The companies of Sheba waited for them - The "Sheba" here referred to was probably in the southern part of Arabia; see the notes at Isaiah 45:14. The idea is, that the caravans from that part of Arabia came and looked for a supply of water, and were disappointed.

19. the troops—that is, "caravans."

Tema—north of Arabia-Deserta, near the Syrian desert; called from Tema son of Ishmael (Ge 25:15; Isa 21:14; Jer 25:23), still so called by the Arabs. Job 6:19, 20 give another picture of the mortification of disappointed hopes, namely, those of the caravans on the direct road, anxiously awaiting the return of their companions from the distant valley. The mention of the locality whence the caravans came gives living reality to the picture.

Sheba—refers here not to the marauders in North Arabia-Deserta (Job 1:15), but to the merchants (Eze 27:22) in the south, in Arabia-Felix or Yemen, "afar off" (Jer 6:20; Mt 12:42; Ge 10:28). Caravans are first mentioned in Ge 37:25; men needed to travel thus in companies across the desert, for defense against the roving robbers and for mutual accommodation.

The companies … waited for them—cannot refer to the caravans who had gone in quest of the waters; for Job 6:18 describes their utter destruction.

The troops, as this word is used, Genesis 37:25 Isaiah 21:13. Heb. the ways, put for the travellers in the ways, by a usual metonymy. And so it must needs be meant here, and in the next clause, because the following verse, They were confounded, &c., plainly showeth that he here speaks of persons, not of senseless things. Tema: this place and

Sheba were both parts of the hot and dry country of Arabia, in which waters were very scarce, and therefore precious and desirable, especially to travellers, who by their motion, and the heat to which they were exposed, were more hot and thirsty than other men.

The companies; as before, the troops. And thus he speaks, because men did not there travel singly, as here we do, but in troops and companies, for their greater security against wild beasts and robbers, of which they had great store.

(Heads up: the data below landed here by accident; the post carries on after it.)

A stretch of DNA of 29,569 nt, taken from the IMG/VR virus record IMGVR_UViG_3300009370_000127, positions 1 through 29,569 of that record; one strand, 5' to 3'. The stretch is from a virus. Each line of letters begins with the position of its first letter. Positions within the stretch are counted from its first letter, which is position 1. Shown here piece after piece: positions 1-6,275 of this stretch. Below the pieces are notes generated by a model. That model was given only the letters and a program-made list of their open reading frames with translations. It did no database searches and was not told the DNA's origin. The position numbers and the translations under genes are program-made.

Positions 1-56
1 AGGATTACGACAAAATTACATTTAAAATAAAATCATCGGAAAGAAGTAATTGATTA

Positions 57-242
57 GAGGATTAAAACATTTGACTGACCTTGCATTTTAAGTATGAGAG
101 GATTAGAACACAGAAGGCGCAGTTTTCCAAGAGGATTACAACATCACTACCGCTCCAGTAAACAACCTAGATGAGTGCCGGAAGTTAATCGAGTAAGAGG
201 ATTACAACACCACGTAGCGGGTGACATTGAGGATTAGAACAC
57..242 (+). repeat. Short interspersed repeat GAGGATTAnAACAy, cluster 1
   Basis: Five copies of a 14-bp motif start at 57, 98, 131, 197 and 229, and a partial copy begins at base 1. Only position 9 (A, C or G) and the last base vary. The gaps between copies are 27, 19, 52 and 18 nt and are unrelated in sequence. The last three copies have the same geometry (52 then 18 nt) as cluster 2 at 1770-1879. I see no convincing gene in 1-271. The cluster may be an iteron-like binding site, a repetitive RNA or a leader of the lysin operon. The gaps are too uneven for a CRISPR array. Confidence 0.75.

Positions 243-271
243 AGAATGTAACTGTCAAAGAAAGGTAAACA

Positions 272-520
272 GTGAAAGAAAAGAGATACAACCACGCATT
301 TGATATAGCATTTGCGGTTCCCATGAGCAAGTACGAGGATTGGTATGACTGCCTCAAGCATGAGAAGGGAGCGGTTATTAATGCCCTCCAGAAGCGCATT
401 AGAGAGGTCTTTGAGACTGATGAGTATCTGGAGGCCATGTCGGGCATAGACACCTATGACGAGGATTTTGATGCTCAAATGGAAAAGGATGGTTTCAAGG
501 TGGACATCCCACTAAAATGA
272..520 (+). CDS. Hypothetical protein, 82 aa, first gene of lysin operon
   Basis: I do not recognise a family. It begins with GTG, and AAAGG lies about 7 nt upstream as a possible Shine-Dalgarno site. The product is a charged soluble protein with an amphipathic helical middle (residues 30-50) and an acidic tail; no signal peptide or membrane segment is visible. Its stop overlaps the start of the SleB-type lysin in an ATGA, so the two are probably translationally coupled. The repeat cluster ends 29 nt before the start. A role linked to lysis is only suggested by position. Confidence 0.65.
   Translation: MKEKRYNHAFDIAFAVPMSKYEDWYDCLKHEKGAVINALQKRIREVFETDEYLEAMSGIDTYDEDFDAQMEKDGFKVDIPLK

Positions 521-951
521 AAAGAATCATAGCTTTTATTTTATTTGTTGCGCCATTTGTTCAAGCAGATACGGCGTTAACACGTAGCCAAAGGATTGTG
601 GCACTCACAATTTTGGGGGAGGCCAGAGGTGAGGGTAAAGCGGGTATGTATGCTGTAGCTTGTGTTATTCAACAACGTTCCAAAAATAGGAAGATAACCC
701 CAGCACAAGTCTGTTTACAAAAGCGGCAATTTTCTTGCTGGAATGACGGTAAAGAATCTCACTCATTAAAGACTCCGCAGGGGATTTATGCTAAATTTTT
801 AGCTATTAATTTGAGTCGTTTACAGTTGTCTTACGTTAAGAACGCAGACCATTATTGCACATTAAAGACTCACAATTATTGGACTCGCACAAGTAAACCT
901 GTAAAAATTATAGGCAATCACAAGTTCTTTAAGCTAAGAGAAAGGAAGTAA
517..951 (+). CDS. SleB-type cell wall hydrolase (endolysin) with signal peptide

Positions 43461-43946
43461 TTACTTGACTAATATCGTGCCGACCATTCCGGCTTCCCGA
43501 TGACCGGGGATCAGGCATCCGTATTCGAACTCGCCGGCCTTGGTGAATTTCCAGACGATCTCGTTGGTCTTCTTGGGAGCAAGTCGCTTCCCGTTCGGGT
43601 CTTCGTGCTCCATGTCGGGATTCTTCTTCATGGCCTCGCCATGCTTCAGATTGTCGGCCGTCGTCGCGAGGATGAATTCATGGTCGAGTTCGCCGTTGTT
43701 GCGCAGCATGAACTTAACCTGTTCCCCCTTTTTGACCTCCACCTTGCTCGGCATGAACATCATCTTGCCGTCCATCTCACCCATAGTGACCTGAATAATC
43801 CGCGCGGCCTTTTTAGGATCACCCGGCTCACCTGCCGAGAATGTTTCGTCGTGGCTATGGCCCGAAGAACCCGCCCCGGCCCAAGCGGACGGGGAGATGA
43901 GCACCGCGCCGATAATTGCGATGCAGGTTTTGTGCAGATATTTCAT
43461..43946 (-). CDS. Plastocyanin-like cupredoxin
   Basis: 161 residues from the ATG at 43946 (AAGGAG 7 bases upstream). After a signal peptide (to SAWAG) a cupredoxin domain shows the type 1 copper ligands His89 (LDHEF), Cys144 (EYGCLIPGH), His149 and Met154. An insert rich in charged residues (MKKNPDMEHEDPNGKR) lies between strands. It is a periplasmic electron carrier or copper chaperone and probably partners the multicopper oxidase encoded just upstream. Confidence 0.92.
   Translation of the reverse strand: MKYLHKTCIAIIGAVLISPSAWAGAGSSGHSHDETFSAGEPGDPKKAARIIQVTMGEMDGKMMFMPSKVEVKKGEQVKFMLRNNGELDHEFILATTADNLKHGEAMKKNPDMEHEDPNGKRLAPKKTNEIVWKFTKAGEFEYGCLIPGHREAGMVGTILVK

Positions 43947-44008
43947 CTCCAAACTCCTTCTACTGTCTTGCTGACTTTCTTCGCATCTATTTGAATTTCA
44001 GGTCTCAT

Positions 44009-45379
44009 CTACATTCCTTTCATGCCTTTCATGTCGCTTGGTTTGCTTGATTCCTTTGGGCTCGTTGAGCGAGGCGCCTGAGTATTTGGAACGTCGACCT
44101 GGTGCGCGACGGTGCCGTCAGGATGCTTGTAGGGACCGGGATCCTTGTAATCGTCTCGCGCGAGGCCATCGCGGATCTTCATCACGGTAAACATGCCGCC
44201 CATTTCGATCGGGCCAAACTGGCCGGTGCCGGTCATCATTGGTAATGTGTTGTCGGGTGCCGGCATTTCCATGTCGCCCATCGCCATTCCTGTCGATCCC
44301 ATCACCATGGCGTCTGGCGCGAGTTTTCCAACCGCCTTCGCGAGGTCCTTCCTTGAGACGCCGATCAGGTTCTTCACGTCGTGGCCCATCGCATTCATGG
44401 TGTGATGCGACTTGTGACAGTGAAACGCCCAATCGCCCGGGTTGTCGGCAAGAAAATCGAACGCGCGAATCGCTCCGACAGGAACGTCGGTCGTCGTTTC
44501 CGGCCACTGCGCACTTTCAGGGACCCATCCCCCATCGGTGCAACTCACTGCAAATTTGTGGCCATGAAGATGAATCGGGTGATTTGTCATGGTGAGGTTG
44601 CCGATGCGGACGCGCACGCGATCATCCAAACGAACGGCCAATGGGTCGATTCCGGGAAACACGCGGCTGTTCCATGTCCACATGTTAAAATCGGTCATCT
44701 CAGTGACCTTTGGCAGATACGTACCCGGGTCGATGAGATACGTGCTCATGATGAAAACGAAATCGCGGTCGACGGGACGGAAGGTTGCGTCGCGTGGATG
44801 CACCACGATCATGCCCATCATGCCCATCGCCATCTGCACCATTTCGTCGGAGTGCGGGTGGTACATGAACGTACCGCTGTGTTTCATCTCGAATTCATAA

The troops of Tema looked,.... A city in Arabia, so called from Tema a son of Ishmael, Genesis 25:15; these troops or companies were travelling ones, either that travelled to Tema, or that went from thence to other places for merchandise, see Isaiah 21:13; these, as they passed along in their caravans, as the Turks their successors now do, looked at those places where in the wintertime they observed large waters frozen over, and covered with snow, and expected to have been supplied from thence in the summer season, for the extinguishing of their thirst:

the companies of Sheba waited for them: another people in Arabia, which went in companies through the deserts, where being in great want of water for their refreshment, waited patiently till they came to those places, where they hoped to find water to relieve them, which they had before marked in the wintertime.

The troops of Tema {l} looked, the companies of Sheba waited for them.

(l) They who pass by it to go into the hot countries of Arabia, think to find water there to quench their thirst but they are deceived.

19. Tema lies in the northern highlands of Arabia, towards the Syrian desert, Isaiah 21:14; Jeremiah 25:33. On Sheba see Job 1:15.